Not only is a Greek chorus important for the use of movement, but it can also help reach audience members sitting at the back rows of an enormous Greek theatre. The elaborate structure of ancient Greek theatres forces performers to project their voice outwards. When discussing movement, the human eye is better equipped to focus on a group of performers in unison, predominantly if an audience member is sitting far from the stage (Wiles 110). The scaling of movement in regards to a large theatre can only be executed when the members of the chorus are being used properly. Consequently, this created a division between the actor and the chorus when ancient Greek companies were touring:

“The surviving theatres of the Greek world have stages on which the ‘actors’ performed, whilst the chorus danced in the orchestra below… It was not feasible for a team of fifteen dancers to tour the world, and if the local community was able to provide choral dancers, those dancers would not have a chance to rehearse with the actors, so the physical separation of actors and chorus became an inevitability” (Wiles 104).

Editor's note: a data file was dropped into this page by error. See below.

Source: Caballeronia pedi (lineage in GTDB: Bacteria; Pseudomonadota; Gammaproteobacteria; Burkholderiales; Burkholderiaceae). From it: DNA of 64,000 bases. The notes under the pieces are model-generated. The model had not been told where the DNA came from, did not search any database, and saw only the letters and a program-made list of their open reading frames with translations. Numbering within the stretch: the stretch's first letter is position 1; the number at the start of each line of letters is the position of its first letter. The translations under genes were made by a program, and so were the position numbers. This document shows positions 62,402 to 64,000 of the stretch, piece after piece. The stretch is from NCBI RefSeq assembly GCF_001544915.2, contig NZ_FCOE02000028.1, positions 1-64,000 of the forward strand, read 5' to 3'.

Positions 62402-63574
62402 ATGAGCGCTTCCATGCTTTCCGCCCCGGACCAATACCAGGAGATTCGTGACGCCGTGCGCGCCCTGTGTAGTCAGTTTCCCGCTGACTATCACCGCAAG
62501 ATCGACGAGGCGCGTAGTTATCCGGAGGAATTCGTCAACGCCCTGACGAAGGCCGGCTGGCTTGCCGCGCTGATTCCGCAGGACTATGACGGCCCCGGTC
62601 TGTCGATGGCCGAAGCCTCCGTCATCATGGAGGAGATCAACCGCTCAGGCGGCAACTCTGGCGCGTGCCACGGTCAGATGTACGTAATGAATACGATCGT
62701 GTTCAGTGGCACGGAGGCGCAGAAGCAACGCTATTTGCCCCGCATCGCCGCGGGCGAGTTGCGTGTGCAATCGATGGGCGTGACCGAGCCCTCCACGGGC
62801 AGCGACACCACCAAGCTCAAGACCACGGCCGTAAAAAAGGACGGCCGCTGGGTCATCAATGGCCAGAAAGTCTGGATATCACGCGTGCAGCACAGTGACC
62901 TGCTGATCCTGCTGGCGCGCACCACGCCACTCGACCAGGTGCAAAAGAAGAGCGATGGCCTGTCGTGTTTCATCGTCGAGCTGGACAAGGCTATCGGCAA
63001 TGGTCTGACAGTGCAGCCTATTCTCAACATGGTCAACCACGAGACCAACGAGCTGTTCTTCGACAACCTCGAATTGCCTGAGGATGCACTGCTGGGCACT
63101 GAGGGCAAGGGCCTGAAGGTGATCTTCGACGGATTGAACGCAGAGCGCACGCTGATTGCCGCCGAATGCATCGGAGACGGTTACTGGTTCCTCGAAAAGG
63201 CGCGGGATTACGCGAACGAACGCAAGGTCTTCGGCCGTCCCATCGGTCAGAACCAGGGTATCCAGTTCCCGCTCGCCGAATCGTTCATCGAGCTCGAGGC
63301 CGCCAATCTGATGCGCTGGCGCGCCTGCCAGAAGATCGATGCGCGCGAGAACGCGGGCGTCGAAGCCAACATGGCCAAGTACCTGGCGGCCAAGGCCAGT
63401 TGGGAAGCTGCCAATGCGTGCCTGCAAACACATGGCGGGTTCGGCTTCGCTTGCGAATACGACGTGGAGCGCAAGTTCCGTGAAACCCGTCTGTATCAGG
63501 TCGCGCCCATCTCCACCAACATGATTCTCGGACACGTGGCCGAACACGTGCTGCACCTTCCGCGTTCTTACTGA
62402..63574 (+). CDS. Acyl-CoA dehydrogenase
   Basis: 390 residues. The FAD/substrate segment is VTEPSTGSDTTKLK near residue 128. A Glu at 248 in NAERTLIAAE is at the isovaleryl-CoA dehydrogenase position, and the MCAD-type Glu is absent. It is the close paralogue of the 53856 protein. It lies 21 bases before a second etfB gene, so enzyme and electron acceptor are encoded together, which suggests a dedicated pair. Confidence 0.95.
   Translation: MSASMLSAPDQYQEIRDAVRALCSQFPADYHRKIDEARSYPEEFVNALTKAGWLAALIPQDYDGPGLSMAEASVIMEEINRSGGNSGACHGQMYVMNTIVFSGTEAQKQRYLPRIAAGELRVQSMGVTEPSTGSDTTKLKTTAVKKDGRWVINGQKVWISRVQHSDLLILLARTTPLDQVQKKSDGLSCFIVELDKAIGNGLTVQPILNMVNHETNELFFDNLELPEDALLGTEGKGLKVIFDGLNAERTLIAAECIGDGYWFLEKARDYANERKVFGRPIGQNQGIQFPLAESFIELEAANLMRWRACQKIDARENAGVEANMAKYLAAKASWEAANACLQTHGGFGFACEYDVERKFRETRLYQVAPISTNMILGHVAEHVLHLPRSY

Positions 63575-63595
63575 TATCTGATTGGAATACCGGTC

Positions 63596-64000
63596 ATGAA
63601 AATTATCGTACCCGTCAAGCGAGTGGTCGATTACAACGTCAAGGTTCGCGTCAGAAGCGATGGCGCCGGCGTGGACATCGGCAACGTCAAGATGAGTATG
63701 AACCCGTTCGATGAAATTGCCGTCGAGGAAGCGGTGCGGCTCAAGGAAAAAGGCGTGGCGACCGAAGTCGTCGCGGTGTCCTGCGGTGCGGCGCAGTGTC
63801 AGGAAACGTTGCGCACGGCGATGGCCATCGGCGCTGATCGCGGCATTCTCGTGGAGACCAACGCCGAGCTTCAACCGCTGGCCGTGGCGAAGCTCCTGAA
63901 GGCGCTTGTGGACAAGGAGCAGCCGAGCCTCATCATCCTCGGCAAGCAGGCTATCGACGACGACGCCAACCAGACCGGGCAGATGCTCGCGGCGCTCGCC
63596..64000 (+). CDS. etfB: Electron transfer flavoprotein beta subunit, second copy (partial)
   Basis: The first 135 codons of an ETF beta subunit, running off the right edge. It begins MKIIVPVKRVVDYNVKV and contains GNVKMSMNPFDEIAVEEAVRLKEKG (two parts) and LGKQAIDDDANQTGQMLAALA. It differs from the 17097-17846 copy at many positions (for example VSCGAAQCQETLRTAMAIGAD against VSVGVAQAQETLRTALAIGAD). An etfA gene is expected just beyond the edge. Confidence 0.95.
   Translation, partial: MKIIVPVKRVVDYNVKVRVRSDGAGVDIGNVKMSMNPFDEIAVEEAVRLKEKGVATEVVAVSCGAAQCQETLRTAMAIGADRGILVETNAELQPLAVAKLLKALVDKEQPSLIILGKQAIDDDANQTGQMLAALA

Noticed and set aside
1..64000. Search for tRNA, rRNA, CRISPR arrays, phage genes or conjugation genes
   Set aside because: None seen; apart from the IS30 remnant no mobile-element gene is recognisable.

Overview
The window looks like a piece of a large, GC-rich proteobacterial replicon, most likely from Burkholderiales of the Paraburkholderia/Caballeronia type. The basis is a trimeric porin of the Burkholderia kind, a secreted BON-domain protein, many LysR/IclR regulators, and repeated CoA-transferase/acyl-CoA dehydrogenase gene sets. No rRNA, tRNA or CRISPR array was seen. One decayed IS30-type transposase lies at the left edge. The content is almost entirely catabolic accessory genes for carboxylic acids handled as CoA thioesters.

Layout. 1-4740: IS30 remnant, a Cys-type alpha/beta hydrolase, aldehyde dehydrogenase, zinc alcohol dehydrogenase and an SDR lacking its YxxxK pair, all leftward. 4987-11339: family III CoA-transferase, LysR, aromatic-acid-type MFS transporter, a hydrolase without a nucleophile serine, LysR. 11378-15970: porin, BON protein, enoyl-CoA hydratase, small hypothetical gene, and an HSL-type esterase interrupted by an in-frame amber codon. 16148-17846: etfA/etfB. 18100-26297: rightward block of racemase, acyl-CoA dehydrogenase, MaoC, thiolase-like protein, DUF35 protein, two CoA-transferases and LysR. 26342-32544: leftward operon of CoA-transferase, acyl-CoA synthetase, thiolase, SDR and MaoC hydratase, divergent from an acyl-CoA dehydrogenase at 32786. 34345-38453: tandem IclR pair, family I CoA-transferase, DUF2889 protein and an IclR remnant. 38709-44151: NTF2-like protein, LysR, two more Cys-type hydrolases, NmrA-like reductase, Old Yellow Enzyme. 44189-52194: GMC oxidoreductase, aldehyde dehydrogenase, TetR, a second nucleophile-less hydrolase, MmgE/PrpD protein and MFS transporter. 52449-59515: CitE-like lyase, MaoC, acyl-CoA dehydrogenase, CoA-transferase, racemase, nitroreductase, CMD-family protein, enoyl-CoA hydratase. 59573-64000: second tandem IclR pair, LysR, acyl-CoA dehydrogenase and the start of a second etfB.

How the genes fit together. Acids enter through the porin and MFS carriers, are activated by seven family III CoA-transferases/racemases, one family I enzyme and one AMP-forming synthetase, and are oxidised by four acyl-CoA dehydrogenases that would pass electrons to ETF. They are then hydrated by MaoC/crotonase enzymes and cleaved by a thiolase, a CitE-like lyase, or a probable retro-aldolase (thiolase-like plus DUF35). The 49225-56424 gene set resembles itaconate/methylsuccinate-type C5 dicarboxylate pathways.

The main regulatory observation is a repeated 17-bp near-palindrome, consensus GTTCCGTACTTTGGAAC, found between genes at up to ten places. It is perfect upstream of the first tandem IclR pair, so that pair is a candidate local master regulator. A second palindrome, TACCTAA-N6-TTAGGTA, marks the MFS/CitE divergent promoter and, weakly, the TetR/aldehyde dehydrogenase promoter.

Moreover, when an actor stands alone on the stage, they can use their singular voice to express the character’s pain and suffering, aiding in the display of vulnerability. On the other hand, when a chorus erupts into using voice and movement as a group, the audience hears and sees more clearly into where the plot is going and why the main character is troubled. Trying to broaden the storytelling to a theatre of over 700 people is quite difficult with one performer. In the example of Aeschylus’ ​Agamemnon,​ the character Clytemnestra positions herself upstage for most of the play, making small movements on the spot. Although this blocking decision causes her to dominate as the magnificent element of the play (Hamilton 154), she pales in comparison to the choral work of the men spread out in front of the stage who, as a group, move with grace and speak with gusto. The eye falls towards the chorus who fill up the theatre “as the extension of a particular character with whom it expresses solidarity” (Wiles 110). For this reason, Clytemnestra would seem too small in front of such a large audience if it were not for the juxtaposition of the chorus members. An audience member that views the performance from a substantial distance must be able to experience the show in a similar way to another spectator, sitting in the front row. Therefore, the relationship between actor and chorus has a significant role in the effectiveness of a play that is staged in an ancient Greek theatre.